Food is an integral part of the celebration of Christmas. Office parties may be out this year, but perhaps because of the restrictions this year, there may be even more focus on food at home this Christmas. I know that when my children have spoken to me about their disappointment at not being able to meet some of the people we usually do at Christmas or have some of our usual outings, I have tried to cheer them up by saying, “but we’ll still have plenty of lovely food at home.” Food to cheer us up, food to join us together with the people we can be with, food to provide a bit of brightness in the darkness. Festive food, party food, comfort food.
This is all good. Eating meals with the people we love is an intrinsic part of our human nature. Humans have always eaten together, and meals have always been a key component in celebrations. I can’t imagine what Christmas would be like without Christmas dinner. Even if you don’t celebrate Christmas, I’m sure you have had other celebrations in your life that have been marked with special food.
However, if you have been doing your best to support your health this year using diet and lifestyle, you might just be approaching Christmas with some trepidation. This could be as simple as not wanting to put the weight back on that you have so successfully lost, or it could be more complex. Perhaps you are living with a chronic disease and you know that your symptoms flare up if you don’t eat a nutrient-dense diet that’s right for you. Perhaps you have food sensitivities and worry about reactions if you accidentally eat a food you react to. Being picky over food at Christmas doesn’t feel relaxed or fun, but dealing with symptoms such as an upset digestive system, joint pain, eczema or fatigue (all of which can occur if you eat in a way that doesn’t work well for your body) isn’t very festive either.
This is why it’s important to try to work out how you will navigate Christmas food; not to be a killjoy or obsessive over food, but so that you can find a middle ground of enjoying yourself without being in pain or discomfort.
Have a plan
As with so many things in life, planning is key. Decide in advance what sort of Christmas you want to have in terms of food, including an honest view of how that will make you feel. If you want to have a lot of treats so that you feel you can really relax with your family, then that is absolutely fine if that is what you want to do. If however, the thought of eating a lot of sugary food or gluten fills you only with worry about how you will feel afterwards, then it is unlikely that eating these will bring you joy. Decide on what your limits are and stick to those.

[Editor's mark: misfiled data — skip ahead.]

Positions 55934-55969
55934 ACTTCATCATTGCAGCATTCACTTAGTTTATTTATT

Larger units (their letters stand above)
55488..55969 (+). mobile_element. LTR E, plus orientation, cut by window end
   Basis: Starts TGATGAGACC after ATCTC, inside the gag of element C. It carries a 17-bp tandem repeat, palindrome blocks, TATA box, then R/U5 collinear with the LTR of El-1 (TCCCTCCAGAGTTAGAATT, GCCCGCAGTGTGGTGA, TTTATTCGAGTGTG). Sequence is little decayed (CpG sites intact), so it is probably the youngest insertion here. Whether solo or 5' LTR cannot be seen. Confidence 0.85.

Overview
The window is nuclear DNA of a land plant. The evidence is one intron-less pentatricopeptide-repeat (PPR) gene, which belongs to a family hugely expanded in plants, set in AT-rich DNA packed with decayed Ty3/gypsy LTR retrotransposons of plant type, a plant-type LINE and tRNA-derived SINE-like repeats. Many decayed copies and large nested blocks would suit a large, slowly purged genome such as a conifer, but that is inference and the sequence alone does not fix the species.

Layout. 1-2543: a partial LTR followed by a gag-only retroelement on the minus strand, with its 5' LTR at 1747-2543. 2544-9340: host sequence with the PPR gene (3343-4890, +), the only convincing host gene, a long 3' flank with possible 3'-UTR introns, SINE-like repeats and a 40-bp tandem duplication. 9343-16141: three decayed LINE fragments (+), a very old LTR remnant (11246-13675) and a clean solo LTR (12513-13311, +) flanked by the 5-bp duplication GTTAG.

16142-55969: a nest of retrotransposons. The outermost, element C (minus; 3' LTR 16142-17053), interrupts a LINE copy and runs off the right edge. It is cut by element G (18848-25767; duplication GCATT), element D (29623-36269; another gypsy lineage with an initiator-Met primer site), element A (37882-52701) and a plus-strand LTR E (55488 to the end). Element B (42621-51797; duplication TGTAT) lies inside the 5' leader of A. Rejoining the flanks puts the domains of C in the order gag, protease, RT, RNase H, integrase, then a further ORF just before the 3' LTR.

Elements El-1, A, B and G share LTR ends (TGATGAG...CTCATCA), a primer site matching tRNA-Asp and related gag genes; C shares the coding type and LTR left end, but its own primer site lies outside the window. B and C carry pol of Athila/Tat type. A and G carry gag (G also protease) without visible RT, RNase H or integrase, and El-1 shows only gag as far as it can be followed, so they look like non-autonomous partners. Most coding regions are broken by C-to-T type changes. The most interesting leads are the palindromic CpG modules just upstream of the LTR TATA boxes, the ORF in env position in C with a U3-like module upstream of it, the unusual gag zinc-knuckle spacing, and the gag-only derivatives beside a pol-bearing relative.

What brings you joy
I always tell the story of how for years, my youngest son and I have made mince pies together in the week before Christmas. We usually start talking about this around the time the clocks go back in October. “The evenings are dark now.” “Yes, but that means it’ll soon be Christmas and not long until we make mince pies.” That sort of thing. It’s a lovely, family Christmas thing to do that carries an emotional charge. I mostly try to avoid eating sugary snacks, but the mince pie tradition is so important to me emotionally that I wouldn’t give it up, nor would I miss out on the pies we make. It’s a yes to homemade mince pies for me.
Eating half a box of Quality Street, on the other hand, would just give me a headache and regret. I wouldn’t feel more Christmassy or joyous afterwards, so the Quality Street gets a no from me. You will be able to make your own judgment calls on the treats that bring you joy.
When you eat or drink the treats that you have decided to, make sure you really enjoy every mouthful. Eat slowly and mindfully and be aware of all the tastes. This is what you have been looking forward to after all, so no guilt or regrets!
Make your own
There are recipes online for sugar-free, gluten-free, dairy-free etc versions of just about every traditional Christmas recipe you can think of, from stuffing to mince pies. Making your own can be fun if – again – you plan ahead.
Maybe this applies less this year than others, but if you are going to a party at which you know there is going to be lots of tempting food, don’t go to the party hungry. Eat some protein and (ideally) veg before you set out and you won’t be so hungry that you will eat anything. If you’re worried that there won’t be any food there that meets your dietary requirements, why not bring a dish with you? And if you load up your plate at a buffet and regret your choices halfway through, remember that you don’t have to clean your plate.
Every day doesn’t have to be a party
Just because there is a lot of food around at Christmas doesn’t mean that you have to eat a lot every day. I think of Christmas as containing “big food days” and “in between days”. On the in between days, make sure that you start your day with a meal rich in protein (eggs, nuts/seeds, pulses, fish are all good options), and eat plenty of brightly coloured vegetables. Remember that lots of traditional Christmas foods are a good choice in this regard: turkey, smoked salmon, leftover veggies.
Try not to graze endlessly, although of course if there are lots of treats around it’s not realistic to say not to snack – it is Christmas after all!
And finally, if you do end up eating or drinking differently or more than you meant to, then don’t catastrophise – you can always start again the next day.